Claryce says she’s never bored in Spray. She stays busy, but it’s “a different kind of busy.” The pace of life is slower, which she finds relaxing and peaceful. She enjoys the clean air, clean water, and beautiful views of the John Day River and surrounding hills. Maybe my husband and I would like to retire there. Wow, the population could actually swell to 164. Imagine that.

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Discuss this article

Denice Crawford November 29, 2012

I just cherish small town life. I miss it.

noname November 29, 2012

I guess Spray is such a small town, I did not know it even existed in Oregon. Life goes on.

Jan November 29, 2012

I would love to move to Spray. Maybe someday…

Alpine Dan November 29, 2012

Okay, NOW you’re talking. This is my idea of living.

Bob November 30, 2012

Reminds me so much of my life in a small town in Indiana when I was a young boy. Very peaceful. Thanks.

Andrea Parunak November 30, 2012

What a fascinating peak into such a different world! Every time I drive through tiny towns like that, I wonder what in the world people do to support themselves and make a location like that work. Thanks for answering some of my questions.

Kindred Spirits November 30, 2012

Life slows down in a small town. That is why I like it.

Terisa November 30, 2012

Oh, it makes me homesick……so glad this way of living goes on…..I love the picture painted here…….big sigh

Kay November 30, 2012

I found your article quite interesting and insightful. The people are friendly and help each other which is how we are supposed to live but so often don’t. You made me smile with the small antidotes such as the deer and reference to Starbucks and Barnes and Noble. Very well written, insightful, interesting and humorous. Sounds beautiful, and a pace of life many of us would love to live.

Claryced Parker November 30, 2012

You did a great job Ann – love the comments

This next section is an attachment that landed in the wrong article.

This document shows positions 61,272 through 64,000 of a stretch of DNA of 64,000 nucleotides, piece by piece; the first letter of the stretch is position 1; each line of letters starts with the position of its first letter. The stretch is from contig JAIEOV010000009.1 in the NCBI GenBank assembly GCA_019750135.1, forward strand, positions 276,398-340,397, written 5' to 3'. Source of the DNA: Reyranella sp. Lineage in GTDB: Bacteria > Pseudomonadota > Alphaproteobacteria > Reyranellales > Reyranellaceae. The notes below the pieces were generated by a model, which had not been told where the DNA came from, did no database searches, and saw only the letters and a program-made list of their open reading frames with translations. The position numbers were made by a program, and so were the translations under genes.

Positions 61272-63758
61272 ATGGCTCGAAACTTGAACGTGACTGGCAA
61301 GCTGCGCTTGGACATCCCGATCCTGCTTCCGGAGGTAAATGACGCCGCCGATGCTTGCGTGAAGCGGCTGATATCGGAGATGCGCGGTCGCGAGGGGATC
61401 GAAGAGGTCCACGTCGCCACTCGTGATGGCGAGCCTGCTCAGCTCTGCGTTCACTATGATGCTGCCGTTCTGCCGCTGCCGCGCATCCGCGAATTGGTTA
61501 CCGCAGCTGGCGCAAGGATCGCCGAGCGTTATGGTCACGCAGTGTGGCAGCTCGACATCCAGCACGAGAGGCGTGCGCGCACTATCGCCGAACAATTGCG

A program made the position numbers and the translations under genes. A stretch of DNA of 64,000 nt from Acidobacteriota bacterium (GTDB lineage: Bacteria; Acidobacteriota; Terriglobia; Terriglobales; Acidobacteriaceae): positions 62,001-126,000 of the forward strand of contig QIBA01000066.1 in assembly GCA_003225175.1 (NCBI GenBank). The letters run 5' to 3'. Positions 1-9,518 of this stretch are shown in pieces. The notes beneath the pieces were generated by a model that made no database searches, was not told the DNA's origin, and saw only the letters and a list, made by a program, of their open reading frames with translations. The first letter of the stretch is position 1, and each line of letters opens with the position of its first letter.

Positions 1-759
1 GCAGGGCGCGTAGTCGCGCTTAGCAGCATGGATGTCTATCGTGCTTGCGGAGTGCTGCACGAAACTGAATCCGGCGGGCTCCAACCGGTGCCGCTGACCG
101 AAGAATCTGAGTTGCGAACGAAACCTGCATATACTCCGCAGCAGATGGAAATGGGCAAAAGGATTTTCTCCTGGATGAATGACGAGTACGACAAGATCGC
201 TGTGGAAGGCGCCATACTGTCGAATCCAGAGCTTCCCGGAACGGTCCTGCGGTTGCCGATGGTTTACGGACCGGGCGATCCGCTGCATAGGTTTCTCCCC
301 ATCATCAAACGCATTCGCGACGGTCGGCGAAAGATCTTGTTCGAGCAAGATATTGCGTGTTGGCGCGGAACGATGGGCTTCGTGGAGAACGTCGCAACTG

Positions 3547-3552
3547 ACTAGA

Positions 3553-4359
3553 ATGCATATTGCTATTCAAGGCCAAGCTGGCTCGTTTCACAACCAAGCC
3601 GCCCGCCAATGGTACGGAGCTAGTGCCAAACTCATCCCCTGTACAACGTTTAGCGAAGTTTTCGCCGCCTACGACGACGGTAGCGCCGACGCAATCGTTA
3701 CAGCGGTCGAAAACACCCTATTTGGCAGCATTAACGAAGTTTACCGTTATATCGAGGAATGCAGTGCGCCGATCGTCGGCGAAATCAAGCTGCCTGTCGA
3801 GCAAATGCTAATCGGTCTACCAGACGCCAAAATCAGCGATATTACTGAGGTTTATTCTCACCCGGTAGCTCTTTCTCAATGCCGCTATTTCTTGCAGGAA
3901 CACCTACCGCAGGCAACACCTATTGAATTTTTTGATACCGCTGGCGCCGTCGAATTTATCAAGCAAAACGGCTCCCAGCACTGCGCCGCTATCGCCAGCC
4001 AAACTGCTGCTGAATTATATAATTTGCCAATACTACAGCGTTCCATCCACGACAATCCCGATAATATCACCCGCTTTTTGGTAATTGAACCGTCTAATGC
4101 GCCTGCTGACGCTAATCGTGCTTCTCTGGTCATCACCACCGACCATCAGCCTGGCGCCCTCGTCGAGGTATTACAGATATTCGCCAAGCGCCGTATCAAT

Kathi November 30, 2012

Loved the Booby bus and the idea of the women working together to make an unpleasant experience into something special. Spray sounds just like Dafter, where my husband grew up. There’s much to be said for the wholesomeness and connection in small communities. I think the sequel for those of us living in big cities is often our “church family” and the care and love we share in that setting.

T. Taylor November 30, 2012

Now that is small town living to say the least. It sounds inviting but would certainly be an adjustment for this city girl. The simplicity and generosity are reminders of what really is important in life.
I can relate to the deer issue. They tromp through my garden and nibble on my flowers constantly and I live in the big city of Bend. We’re getting a fence next Spring!

Yvonne November 30, 2012

Loved the details in your story, Ann. They evoked pleasant memories of growing up in a small town in South Dakota. Two stores stood side-by-side on the main street with hitching posts still beside each one; one had the post office in it and the other the only gas pump in town. Simpler life and time!

Gene November 30, 2012

I’m sold. Where do we sign up and when can we move in?

judyr December 1, 2012

Delightful article. Engaging writing style. Touched a longing in me for a slower pace, quiet and simplicity.

John December 2, 2012

Very interesting view of life in a small town. The sense of community is really very strong. How wonderful.

Judy December 6, 2012

Loved the article. I think small towns are wonderful.